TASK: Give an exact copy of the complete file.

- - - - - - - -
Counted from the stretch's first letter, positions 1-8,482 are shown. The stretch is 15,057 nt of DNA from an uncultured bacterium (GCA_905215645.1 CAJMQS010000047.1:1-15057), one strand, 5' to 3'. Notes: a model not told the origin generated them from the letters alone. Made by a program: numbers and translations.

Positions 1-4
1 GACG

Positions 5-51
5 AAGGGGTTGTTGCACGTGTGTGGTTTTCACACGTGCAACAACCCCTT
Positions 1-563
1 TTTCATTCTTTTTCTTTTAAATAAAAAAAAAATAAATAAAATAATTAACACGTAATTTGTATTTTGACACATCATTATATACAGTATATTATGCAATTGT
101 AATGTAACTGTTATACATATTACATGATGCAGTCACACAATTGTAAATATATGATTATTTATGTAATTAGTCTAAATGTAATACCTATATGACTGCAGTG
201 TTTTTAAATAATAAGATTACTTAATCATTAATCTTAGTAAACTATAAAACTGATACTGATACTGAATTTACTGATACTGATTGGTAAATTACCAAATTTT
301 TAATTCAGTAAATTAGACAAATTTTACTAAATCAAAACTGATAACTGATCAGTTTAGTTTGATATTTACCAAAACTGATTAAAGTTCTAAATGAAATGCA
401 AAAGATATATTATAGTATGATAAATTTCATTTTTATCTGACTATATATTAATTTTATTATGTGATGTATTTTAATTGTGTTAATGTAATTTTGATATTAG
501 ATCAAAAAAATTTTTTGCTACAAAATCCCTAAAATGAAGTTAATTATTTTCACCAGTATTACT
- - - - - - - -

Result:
Counted from the stretch's first letter, positions 1-8,482 are shown. The stretch is 15,057 nt of DNA from an uncultured bacterium (GCA_905215645.1 CAJMQS010000047.1:1-15057), one strand, 5' to 3'. Notes: a model not told the origin generated them from the letters alone. Made by a program: numbers and translations.

Positions 1-4
1 GACG

Positions 5-51
5 AAGGGGTTGTTGCACGTGTGTGGTTTTCACACGTGCAACAACCCCTT
Positions 1-563
1 TTTCATTCTTTTTCTTTTAAATAAAAAAAAAATAAATAAAATAATTAACACGTAATTTGTATTTTGACACATCATTATATACAGTATATTATGCAATTGT
101 AATGTAACTGTTATACATATTACATGATGCAGTCACACAATTGTAAATATATGATTATTTATGTAATTAGTCTAAATGTAATACCTATATGACTGCAGTG
201 TTTTTAAATAATAAGATTACTTAATCATTAATCTTAGTAAACTATAAAACTGATACTGATACTGAATTTACTGATACTGATTGGTAAATTACCAAATTTT
301 TAATTCAGTAAATTAGACAAATTTTACTAAATCAAAACTGATAACTGATCAGTTTAGTTTGATATTTACCAAAACTGATTAAAGTTCTAAATGAAATGCA
401 AAAGATATATTATAGTATGATAAATTTCATTTTTATCTGACTATATATTAATTTTATTATGTGATGTATTTTAATTGTGTTAATGTAATTTTGATATTAG
501 ATCAAAAAAATTTTTTGCTACAAAATCCCTAAAATGAAGTTAATTATTTTCACCAGTATTACT